7. The method according to claim 5, wherein the controlling step comprises controlling a rotational speed of a fan positioned at or near the evaporating surface of at least one evaporator.
Description
CROSS REFERENCE TO RELATED APPLICATIONS

Applicant hereby claims foreign priority benefits under U.S.C. §119 from Danish Patent Application No. PA 2005 01656 filed on Nov. 24, 2005 the contents of which are incorporated by reference herein.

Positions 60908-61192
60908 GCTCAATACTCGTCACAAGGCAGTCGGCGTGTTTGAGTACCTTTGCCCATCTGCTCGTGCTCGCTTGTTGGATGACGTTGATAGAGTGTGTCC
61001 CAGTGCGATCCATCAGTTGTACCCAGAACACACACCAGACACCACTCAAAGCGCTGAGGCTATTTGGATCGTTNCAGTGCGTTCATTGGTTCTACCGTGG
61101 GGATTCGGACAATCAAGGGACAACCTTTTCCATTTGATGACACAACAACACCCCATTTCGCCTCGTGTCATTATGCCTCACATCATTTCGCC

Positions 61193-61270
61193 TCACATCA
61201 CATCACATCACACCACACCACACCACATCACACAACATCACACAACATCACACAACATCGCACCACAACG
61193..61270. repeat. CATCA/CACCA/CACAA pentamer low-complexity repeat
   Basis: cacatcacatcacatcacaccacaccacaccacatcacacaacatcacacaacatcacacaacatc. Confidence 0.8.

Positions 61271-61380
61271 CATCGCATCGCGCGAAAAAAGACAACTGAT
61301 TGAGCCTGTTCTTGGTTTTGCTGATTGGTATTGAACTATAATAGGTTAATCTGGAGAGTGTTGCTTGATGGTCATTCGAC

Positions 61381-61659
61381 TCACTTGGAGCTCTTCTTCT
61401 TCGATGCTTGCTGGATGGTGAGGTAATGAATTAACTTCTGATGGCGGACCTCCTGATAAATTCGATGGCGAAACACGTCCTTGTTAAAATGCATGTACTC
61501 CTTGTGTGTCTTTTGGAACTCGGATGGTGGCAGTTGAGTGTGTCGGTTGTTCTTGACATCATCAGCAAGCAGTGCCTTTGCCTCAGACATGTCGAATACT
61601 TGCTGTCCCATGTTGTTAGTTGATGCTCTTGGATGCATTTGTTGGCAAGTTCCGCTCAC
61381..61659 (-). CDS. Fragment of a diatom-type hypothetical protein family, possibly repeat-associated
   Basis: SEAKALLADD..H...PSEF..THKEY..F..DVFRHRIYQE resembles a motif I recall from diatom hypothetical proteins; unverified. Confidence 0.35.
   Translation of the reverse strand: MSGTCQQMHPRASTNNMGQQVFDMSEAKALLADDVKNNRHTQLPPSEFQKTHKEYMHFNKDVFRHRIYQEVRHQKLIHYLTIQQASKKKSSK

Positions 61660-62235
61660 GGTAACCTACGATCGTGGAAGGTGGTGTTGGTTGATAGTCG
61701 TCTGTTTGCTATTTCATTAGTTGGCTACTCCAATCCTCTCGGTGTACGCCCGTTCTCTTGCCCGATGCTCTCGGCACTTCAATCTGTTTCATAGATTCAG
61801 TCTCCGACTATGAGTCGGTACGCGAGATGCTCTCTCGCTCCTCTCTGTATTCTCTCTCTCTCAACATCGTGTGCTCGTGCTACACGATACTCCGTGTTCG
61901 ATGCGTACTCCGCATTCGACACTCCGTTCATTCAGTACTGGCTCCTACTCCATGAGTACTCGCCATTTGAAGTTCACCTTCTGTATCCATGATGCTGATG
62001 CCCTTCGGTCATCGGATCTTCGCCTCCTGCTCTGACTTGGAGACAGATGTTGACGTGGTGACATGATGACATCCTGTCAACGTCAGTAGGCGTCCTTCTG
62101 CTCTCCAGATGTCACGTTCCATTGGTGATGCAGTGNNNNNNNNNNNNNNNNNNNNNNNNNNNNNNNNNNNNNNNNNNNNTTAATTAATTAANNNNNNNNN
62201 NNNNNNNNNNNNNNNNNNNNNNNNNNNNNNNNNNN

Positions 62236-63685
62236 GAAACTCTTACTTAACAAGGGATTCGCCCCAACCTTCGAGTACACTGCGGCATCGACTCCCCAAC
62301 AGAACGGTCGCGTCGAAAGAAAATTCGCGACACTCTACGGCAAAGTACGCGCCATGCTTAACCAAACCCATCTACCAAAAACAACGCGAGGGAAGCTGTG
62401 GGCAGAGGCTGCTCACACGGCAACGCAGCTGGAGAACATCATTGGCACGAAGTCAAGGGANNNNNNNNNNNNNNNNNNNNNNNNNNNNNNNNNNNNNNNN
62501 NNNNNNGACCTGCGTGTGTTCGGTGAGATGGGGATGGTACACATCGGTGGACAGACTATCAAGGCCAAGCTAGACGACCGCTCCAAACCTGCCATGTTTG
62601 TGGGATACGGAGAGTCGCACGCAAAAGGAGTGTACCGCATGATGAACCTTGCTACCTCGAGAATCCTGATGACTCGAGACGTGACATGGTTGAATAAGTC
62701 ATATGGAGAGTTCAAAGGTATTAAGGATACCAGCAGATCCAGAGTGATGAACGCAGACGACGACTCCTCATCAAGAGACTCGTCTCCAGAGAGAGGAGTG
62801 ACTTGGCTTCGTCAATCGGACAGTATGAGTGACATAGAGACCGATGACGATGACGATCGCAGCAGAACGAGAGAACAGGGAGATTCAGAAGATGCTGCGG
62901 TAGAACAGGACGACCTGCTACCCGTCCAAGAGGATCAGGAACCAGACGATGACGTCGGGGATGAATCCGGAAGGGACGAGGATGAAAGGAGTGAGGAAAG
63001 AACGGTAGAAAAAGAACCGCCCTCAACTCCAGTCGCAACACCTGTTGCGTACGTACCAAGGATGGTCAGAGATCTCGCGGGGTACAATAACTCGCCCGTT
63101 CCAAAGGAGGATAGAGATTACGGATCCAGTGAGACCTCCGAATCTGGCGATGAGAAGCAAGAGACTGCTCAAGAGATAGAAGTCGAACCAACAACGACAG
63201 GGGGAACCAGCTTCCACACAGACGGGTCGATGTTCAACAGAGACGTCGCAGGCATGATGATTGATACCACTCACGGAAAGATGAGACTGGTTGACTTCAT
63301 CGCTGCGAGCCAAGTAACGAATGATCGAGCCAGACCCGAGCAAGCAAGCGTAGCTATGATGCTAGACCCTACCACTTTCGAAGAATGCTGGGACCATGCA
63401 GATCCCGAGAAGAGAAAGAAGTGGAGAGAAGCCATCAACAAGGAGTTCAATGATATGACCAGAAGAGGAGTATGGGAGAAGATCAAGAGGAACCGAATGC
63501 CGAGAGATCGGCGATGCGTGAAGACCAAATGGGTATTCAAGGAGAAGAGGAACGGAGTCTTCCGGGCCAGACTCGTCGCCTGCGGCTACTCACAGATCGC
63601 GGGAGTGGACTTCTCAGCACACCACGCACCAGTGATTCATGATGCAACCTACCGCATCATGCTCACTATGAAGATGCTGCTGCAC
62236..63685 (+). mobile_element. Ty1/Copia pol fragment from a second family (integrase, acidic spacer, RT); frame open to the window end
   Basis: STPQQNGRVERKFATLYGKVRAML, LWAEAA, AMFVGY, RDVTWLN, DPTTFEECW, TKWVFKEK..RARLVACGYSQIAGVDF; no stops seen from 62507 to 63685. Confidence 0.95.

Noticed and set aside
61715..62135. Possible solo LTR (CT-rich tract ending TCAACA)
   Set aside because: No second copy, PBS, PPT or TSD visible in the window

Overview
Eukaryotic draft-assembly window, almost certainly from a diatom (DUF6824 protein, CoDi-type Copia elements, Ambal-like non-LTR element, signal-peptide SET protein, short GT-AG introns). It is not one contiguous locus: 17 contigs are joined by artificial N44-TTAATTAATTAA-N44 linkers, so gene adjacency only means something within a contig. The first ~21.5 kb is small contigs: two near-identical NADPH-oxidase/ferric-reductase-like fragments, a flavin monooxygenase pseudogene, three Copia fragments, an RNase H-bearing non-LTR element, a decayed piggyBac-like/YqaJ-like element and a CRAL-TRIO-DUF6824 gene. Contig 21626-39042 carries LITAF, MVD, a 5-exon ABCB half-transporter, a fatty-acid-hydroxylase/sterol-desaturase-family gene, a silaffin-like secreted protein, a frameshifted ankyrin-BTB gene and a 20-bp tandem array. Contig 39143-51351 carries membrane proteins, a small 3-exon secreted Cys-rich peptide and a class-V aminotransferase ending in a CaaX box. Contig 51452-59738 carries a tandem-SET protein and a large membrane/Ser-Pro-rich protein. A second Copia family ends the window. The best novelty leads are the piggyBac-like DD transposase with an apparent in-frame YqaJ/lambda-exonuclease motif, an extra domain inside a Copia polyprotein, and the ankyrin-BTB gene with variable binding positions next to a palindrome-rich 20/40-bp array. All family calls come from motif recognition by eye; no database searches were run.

FIELD OF THE INVENTION

The present invention relates to a method of analysing a refrigeration system in order to determine whether or not the refrigeration system is running in an appropriate manner. The present invention further relates to a method of controlling a refrigeration system in an optimum manner. More particularly, the invention relates to a method of detecting if two or more evaporators of a refrigeration system are running in a synchronized manner, and to a method of providing a remedy in case two or more evaporators of a refrigeration system are running in a synchronized manner.

BACKGROUND OF THE INVENTION